Quotes from Calvin's Commentary on I Corinthians 11:23-29:
"The Lord's Supper"
...But that participation in the body of Christ, which, I affirm, is presented to us in the Supper, does not require a local presence, nor the descent of Christ, nor infinite extension, nor anything of that nature, for the Supper being a heavenly action, there is no absurdity in saying, that Christ, while remaining in heaven, is received by us. For as to his communicating himself to us, that is effected through the secret virtue of his Holy Spirit, which can not merely bring together, but join in one, things that are separated by distance of place, and far remote.
But, in order that we may be capable of this participation, we must rise heavenward. Here, therefore, faith must be our resource, when all the bodily senses have failed. When I speak of faith, I do not mean any sort of opinion, resting on human contrivances, as many, boasting of faith on all occasions, run grievously wild on this point. What then? You see bread — nothing more — but you learn that it is a symbol of Christ’s body. Do not doubt that the Lord accomplishes what his words intimate — that the body, which thou dost not at all behold, is given to thee, as a spiritual repast. It seems incredible, that we should be nourished by Christ’s flesh, which is at so great a distance from us. Let us bear in mind, that it is a secret and wonderful work of the Holy Spirit, which it were criminal to measure by the standard of our understanding. In the meantime, however, drive away gross imaginations, which would keep thee from looking beyond the bread. Leave to Christ the true nature of flesh, and do not, by a mistaken apprehension, extend his body over heaven and earth: do not divide him into different parts by thy fancies, and do not adore him in this place and that, according to thy carnal apprehension. Allow him to remain in his heavenly glory, and aspire thou thither, that he may thence communicate himself to thee. These few things will satisfy those that are sound and modest. As for the curious, I would have them look somewhere else for the means of satisfying their appetite...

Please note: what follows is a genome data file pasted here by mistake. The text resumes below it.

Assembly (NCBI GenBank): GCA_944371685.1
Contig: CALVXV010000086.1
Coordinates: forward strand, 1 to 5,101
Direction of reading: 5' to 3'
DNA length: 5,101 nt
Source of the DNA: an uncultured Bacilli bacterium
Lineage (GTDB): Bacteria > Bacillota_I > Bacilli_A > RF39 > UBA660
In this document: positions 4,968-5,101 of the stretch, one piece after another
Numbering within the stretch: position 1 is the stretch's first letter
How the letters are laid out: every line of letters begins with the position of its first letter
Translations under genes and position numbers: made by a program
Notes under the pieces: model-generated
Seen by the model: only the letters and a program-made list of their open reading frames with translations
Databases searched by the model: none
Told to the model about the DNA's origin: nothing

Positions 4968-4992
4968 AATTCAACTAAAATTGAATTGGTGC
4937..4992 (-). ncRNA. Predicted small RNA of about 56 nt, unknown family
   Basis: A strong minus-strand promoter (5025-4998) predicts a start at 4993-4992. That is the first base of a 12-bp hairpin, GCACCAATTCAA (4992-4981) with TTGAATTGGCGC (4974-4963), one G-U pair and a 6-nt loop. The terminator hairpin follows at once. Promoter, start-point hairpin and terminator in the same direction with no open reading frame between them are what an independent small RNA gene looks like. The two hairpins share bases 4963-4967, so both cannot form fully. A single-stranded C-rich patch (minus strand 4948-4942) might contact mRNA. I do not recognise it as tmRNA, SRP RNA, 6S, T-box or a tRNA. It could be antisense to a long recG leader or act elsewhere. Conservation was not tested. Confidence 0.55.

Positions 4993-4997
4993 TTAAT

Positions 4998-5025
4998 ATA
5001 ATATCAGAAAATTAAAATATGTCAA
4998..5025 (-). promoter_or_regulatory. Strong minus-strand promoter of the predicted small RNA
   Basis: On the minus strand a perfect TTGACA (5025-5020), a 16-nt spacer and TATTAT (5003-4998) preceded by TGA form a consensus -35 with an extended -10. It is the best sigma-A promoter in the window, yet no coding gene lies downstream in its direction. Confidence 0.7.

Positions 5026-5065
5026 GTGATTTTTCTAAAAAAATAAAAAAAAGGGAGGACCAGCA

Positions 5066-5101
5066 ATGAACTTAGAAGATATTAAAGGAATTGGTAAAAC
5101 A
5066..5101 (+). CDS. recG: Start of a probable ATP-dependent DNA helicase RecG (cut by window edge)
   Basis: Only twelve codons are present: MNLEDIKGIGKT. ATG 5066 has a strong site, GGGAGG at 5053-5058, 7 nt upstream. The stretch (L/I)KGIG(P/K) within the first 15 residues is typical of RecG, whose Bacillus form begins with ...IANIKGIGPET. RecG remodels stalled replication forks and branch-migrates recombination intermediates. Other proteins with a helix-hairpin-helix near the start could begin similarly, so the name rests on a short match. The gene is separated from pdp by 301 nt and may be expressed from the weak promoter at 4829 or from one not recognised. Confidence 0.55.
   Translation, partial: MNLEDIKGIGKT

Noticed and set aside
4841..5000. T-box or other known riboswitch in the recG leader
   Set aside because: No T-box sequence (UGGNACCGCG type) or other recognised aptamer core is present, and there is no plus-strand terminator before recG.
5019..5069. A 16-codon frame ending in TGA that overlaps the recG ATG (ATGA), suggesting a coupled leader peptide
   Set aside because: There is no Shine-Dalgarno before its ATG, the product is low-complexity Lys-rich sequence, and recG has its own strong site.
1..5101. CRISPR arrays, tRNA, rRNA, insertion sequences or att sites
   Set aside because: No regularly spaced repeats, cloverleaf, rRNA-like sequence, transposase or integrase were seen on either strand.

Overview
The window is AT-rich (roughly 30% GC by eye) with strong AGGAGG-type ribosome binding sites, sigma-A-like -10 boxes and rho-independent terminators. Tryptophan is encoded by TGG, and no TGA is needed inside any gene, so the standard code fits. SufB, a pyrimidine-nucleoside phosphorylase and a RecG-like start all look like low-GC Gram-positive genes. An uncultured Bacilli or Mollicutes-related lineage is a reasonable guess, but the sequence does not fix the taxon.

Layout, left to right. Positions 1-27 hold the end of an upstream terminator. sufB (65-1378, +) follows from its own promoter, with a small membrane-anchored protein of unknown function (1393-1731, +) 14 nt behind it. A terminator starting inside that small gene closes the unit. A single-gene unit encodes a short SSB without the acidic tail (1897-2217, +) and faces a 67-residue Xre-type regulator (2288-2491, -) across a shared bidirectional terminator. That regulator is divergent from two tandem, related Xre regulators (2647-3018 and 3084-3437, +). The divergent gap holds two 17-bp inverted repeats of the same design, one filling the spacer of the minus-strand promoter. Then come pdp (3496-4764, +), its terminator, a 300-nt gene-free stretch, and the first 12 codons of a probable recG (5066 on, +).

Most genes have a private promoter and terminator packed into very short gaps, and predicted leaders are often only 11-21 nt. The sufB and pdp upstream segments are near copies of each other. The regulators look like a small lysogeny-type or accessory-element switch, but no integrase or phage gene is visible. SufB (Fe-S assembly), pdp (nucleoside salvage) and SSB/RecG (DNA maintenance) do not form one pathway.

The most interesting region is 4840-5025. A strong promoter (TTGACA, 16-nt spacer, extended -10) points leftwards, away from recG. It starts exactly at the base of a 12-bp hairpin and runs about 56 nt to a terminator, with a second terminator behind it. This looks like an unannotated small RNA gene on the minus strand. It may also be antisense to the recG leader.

...Do this in remembrance of me. Hence the Supper is a memorial,(μνημόσυνον) appointed as a help to our weakness; for if we were sufficiently mindful of the death of Christ, this help would be unnecessary. This is common to all sacraments, for they are helps to our weakness. What is the nature of that remembrance which Christ would have us cherish with regard to him, we shall hear presently. As to the inference, however, which some draw from this — that Christ is not present in the Supper, because a remembrance applies to something that is absent; the answer is easy — that Christ is absent from it in the sense in which the Supper is a commemoration. For Christ is not visibly present, and is not beheld with our eyes, as the symbols are which excite our remembrance by representing him. In short, in order that he may be present with us, he does not change his place, but communicates to us from heaven the virtue of his flesh, as though it were present...
...Until he come As we always need a help of this kind, so long as we are in this world, Paul intimates that this commemoration has been given us in charge, until Christ come to judgment. For as he is not present with us in a visible form, it is necessary for us to have some symbol of his presence, by which our minds may exercise themselves.
The reader is encouraged to check out the context of these quotes by reading Calvin's complete commentary on this section of I Corinthians 11:23-29 at the CCEL library.
Side Note Regarding Zwingli:
Thomas Davis points out that Zwingli was killed at a realitively young age (47). As such, it is not clear how Zwingli's theology may have changed and matured if he had lived as long as Luther (62) or Calvin (54).
"Rather then a bare and simple memorialism, it appears that in Zwingli, Paul's admonition to "discern the body" took Zwingli along the path of theological development, one cut short, perhaps, by his untimely death at the Battle of Kappel." This Is My Body: The Presence of Christ in Reformation Thought; (page 159),